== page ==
The boy who knew too much: a child prodigy

This is the true story of scientific child prodigy, and former baby genius, Ainan Celeste Cawley, written by his father. It is the true story, too, of his gifted brothers and of all the Cawley family. I write also of child prodigy and genius in general: what it is, and how it is so often neglected in the modern world. As a society, we so often fail those we should most hope to see succeed: our gifted children and the gifted adults they become. Site Copyright: Valentine Cawley, 2006 +

Monday, October 17, 2011

The End of the Universe.

Yesterday, Tiarnan, five, asked an unsettling question of his mother.

"What happens after the end of the Universe?", he enquired, with a somewhat serious voice. It clearly bothered him.

Now, his mother, Syahidah is an artist, not a cosmologist, so she didn't really have any ready or satisfying answers. However, his question surprised her for another reason altogether: for she, too, had asked the very same question, as a child of much the same age as Tiarnan. It was almost as if the query was embedded in her DNA and passed on to him, marked "Unanswered concern", for the next generation to solve.

The big question here is why does a five year old ask such a question? We have no TV in the house, only DVDs. He has not been exposed to any programmes on cosmology or astronomy. This question emerges from his own thought, therefore. He has clearly looked at the world and come to the conclusion that, one day, it would end. Then, having so concluded that even the Universe must die one day, he asked the next question: what would follow the death of the Universe?

These seem rather deep and troubling questions for a mere five year old to be asking. At times, it seems that the littlest people have the biggest thoughts, because they trouble themselves to ask the questions, that adults have long ago stopped thinking about. Perhaps it is because children are inexperienced enough to think that, by asking such questions, they might readily find answers, whereas adults develop an instinct for identifying questions that are, to them, unanswerable and so don't even ask them in the first place. All in all, it makes young children, sometimes, more interesting company, than adults - for they have tendency to ask questions that adults would not. Sometimes, even more interestingly, they answer them.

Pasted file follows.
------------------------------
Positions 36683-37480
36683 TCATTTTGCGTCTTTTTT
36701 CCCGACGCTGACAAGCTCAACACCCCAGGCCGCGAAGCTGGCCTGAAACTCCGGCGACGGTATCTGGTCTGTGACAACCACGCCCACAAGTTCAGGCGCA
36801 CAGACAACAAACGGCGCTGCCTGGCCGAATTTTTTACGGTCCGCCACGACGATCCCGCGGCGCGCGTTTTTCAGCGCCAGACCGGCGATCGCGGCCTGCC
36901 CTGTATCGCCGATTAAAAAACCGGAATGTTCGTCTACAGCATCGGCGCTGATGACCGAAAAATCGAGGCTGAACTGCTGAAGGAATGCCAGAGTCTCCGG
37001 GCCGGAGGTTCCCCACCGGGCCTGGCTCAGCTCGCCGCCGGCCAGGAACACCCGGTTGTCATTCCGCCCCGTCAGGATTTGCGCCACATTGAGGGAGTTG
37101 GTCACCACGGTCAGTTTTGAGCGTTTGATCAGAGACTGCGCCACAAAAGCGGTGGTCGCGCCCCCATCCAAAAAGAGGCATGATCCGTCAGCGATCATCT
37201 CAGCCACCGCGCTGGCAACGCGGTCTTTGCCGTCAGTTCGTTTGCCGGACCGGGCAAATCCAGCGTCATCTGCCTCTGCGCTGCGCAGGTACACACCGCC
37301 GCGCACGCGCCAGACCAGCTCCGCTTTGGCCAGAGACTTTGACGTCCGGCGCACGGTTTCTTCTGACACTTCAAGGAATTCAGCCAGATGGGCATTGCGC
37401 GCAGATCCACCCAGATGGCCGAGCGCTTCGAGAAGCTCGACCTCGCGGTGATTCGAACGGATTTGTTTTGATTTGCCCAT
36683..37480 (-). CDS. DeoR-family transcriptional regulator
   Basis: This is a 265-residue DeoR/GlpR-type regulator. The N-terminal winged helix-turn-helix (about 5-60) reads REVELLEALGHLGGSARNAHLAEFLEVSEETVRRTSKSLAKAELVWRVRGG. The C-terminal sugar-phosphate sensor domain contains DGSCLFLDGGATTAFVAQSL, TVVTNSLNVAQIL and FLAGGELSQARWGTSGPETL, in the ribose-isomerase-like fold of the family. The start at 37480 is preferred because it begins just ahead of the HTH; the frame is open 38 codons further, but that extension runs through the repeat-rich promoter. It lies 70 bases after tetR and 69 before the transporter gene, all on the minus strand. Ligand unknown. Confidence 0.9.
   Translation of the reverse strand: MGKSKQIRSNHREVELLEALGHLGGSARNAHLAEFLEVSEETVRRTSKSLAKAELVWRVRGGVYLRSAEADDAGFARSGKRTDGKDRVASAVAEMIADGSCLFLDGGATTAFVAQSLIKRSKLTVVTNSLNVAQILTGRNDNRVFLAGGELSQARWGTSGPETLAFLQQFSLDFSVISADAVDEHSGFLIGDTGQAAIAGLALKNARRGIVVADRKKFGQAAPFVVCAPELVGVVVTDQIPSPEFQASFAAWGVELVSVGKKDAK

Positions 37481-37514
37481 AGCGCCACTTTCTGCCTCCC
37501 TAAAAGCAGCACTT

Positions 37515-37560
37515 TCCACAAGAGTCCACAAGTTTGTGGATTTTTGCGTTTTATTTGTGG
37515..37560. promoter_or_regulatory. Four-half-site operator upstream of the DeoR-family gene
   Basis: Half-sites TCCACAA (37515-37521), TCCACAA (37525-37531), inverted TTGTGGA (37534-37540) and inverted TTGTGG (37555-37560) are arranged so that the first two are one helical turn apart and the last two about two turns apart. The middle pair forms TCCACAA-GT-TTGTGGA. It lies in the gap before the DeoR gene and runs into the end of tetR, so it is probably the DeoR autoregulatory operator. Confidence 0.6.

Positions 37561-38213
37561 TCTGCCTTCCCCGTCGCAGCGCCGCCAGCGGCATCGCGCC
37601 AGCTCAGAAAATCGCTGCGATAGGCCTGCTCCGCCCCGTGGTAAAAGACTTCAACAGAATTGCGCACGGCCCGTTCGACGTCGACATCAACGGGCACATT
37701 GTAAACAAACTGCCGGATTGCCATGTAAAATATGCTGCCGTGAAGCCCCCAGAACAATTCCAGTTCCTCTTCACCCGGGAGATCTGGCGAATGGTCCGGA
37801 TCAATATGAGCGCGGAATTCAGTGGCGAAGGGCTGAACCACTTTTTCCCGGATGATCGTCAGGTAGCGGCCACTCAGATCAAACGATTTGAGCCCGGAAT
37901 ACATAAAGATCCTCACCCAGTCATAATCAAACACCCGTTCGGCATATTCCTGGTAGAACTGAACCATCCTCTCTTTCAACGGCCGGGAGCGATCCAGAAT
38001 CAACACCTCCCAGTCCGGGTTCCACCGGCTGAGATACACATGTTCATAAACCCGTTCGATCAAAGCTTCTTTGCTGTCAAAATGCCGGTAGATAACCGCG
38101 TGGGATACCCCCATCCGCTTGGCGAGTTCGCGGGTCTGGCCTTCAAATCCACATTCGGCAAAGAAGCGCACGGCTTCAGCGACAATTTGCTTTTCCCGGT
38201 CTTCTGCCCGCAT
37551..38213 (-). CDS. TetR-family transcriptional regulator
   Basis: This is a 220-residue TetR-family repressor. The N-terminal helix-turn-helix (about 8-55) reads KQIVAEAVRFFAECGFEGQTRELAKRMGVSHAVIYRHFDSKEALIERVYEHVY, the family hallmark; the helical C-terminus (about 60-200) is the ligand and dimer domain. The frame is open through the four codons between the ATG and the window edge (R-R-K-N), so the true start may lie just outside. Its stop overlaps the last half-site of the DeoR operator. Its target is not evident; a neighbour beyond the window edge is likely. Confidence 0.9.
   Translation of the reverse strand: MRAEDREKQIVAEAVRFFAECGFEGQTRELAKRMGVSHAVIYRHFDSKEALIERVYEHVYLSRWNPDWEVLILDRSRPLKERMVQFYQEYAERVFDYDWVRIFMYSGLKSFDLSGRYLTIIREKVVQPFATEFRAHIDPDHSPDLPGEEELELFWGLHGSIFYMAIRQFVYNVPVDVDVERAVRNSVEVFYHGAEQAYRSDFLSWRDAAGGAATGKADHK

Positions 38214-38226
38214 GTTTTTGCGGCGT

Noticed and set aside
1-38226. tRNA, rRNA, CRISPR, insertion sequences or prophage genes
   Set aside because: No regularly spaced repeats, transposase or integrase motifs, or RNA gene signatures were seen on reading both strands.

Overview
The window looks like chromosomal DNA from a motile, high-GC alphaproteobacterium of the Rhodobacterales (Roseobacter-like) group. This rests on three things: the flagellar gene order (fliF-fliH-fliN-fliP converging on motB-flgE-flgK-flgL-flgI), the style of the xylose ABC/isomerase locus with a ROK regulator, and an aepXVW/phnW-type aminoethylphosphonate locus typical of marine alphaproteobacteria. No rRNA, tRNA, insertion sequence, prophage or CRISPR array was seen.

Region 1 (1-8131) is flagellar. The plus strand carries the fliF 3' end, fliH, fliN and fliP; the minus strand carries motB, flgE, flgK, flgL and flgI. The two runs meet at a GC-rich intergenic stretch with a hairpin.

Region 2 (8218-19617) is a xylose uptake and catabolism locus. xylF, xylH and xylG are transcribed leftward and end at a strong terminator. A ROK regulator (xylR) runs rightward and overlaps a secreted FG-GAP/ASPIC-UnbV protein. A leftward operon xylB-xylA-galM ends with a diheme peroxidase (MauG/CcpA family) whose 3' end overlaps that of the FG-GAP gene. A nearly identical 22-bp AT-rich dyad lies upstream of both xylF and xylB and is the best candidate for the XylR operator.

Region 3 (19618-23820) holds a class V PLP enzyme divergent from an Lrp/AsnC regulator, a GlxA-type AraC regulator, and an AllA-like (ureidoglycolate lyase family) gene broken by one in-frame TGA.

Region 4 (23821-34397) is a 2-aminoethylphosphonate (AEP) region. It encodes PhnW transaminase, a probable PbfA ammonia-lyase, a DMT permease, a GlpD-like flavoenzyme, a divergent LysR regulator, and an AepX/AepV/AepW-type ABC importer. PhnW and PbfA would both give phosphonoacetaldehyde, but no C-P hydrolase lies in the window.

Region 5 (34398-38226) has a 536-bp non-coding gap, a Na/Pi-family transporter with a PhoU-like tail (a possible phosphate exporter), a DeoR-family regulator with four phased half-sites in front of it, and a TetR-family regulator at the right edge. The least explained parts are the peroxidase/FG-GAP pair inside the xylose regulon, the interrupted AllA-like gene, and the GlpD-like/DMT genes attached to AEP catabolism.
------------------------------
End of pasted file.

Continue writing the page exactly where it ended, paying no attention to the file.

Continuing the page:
I shall have a chat with Tiarnan about the Universe and try to give him some understanding of the scale of it, the age of it and how much time there is yet to come. I have a feeling though that even these vast spans of time, will not reassure him about his essential point: the Universe, like all that lives, is mortal.

It seems that Tiarnan is not just concerned with death, but with the biggest Death of all - the end of everything. What a big concern, for so little a boy. I am led to wonder if he is going to make a lifelong habit of such questions. I wonder, further, whether he will make a career of answering them.

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posted by Valentine Cawley @ 10:00 PM 


Anonymous Anonymous said...

I think Tiarnan being the youngest in the family has definitely benefited him. Having two older brothers and his parents who also, by what you write, seem to ask interesting questions, likely leads him on to more critical thinking than the average five year old. Has he ever expressed an interest in being a scientist? Because he, like Fintan and Ainan, seems to have qualities similar to that of a scientist.

6:25 AM  
Blogger Pamella Pc said...

To Sir Cawley,
First of all, I would like to ask an apologize from you for the misunderstanding that i made in the previous comment about your son's gender. I am really sorry for that.
Actually, I need your local(Malaysia) number so that I can make a phone call to discuss on the matter of our meeting with Ainan. I hope you can send your number to my e-mail address: as soon as possible.
Sir Cawley,
Thank you so much for your cooperation and may god bless you always!

3:42 PM  
Blogger Valentine Cawley said...

Dear Pamella,

I have already written to you at your email address and requested that you send your questions via email. That would be best for us.

I am a bit too busy in the next couple of months to take phone calls on the matter.

Thank you.

1:39 PM  
Blogger Valentine Cawley said...

Yes. Tiarnan is embedded in a pretty unusual childhood environment, formed by his two elder brothers - each interesting in their disparate ways - and his own not particularly typical parents.

To answer your question, I think Tiarnan could very well become a scientist. However, he is already showing a broadranging mind with nascent gifts in art, writing, acting and science. I think that, of all my children, he may turn out to be the most versatile. He is a complex little boy, with many facets.

Yes. You are right. All my children, have the basic mental equipment of a scientist of some kind...they are each thinkers and observers and experimenters. We shall see which of them pursue this temperament where it usually leads.

Thanks for your comment.

1:44 PM  

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